CEPI’s monthly overview of conventional and social media discourse in the Czech Republic, Hungary and Slovakia monitors propaganda and disinformation attempts, as well as democratic responses in the on-going information war, in order to increase awareness about this recently emerged challenge and promote fact-based discussion in Central Europe.

  • Migration, terrorism, and Chancellor Merkel
  • The Middle East and Syria
  • Turkey and President Erdogan
  • General anti-West campaign

 

Towards the end of 2015, the content of pro-Kremlin propaganda has been adapted to the new eventualities of the international landscape and to the changing geopolitical aims set by Moscow itself. Migration and its relation to terrorism, military intervention against “terrorism” in Syria, and deteriorated relations with Turkey became the new leading issues of pro-Russian propaganda. Moscow is more effective in using these topics to divide, demoralize, and demonize the West than it was with the Crimean crisis, as the consequences for the Europeans are perceived to be more imminent.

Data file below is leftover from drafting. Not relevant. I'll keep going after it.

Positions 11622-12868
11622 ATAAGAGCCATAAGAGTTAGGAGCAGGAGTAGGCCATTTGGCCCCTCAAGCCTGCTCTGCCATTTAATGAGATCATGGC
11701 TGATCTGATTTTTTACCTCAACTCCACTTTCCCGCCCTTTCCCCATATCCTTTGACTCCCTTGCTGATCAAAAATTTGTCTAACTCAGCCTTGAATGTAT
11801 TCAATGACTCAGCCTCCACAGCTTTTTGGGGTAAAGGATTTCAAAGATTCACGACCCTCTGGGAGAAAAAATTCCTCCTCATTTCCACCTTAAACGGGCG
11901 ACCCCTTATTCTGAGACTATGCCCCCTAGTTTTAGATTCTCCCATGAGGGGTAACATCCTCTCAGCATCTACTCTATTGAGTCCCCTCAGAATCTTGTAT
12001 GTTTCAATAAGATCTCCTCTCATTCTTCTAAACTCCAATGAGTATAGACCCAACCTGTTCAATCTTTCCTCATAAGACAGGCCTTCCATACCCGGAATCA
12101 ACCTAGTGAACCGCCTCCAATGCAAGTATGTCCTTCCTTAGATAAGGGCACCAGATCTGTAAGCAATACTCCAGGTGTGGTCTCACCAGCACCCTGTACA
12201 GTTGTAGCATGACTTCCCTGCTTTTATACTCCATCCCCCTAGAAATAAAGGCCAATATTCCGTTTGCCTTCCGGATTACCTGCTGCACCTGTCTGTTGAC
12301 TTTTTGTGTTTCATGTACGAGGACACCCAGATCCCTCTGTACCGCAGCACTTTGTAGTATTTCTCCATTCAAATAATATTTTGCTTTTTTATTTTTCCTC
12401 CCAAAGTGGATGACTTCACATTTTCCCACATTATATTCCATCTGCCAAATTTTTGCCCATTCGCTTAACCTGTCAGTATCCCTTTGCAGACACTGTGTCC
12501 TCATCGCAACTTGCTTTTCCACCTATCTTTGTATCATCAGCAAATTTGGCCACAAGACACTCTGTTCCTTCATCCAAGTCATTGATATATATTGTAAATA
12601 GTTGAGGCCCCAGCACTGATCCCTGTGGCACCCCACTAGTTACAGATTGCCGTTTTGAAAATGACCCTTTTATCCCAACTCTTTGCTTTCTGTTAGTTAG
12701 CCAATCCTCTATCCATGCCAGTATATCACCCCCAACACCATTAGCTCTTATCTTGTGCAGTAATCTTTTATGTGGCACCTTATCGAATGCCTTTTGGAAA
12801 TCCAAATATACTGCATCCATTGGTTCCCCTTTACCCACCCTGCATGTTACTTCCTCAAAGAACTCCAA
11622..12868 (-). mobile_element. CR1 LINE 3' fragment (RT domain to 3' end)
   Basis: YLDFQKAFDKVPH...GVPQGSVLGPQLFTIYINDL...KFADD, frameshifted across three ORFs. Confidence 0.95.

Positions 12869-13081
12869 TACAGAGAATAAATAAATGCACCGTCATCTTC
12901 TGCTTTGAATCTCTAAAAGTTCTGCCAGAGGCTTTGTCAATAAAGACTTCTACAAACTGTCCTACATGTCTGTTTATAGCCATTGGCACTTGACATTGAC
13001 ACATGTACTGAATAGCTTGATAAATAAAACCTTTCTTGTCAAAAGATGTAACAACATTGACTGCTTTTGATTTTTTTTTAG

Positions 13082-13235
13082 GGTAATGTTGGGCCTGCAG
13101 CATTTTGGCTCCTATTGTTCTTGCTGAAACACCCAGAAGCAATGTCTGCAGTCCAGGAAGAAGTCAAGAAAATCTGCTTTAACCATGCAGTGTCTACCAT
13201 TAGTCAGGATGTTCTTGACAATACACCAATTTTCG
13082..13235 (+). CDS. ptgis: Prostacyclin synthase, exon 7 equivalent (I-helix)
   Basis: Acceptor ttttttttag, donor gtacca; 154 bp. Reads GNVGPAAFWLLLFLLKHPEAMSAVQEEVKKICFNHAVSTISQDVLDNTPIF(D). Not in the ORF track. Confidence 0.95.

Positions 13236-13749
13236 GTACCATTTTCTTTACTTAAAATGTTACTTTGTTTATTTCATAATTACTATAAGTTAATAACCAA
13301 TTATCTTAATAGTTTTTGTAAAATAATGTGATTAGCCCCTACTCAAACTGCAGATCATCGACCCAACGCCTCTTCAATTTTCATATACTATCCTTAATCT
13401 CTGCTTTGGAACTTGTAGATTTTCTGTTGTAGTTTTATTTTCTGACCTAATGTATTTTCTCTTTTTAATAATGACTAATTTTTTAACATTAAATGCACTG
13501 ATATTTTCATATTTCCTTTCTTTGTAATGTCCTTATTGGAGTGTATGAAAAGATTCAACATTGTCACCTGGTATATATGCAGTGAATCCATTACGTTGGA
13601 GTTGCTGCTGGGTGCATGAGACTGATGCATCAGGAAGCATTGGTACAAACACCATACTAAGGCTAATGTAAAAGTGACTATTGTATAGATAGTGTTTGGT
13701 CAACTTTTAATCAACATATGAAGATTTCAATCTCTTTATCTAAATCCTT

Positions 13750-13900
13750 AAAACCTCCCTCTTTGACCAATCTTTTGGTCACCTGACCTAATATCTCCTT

The crisis in Ukraine has clearly taken a backseat in the context of Russia’s growing economic pains that are exacerbated by the economic sanctions imposed by the EU and the USA and the falling prices of crude oil currently at the $30 per barrel level.  By offering military cooperation in the fight against the Islamic State, Moscow tried to ease tensions with its European partners (and weaken their sanctions) on the tailwind of the horrible Paris terror attacks.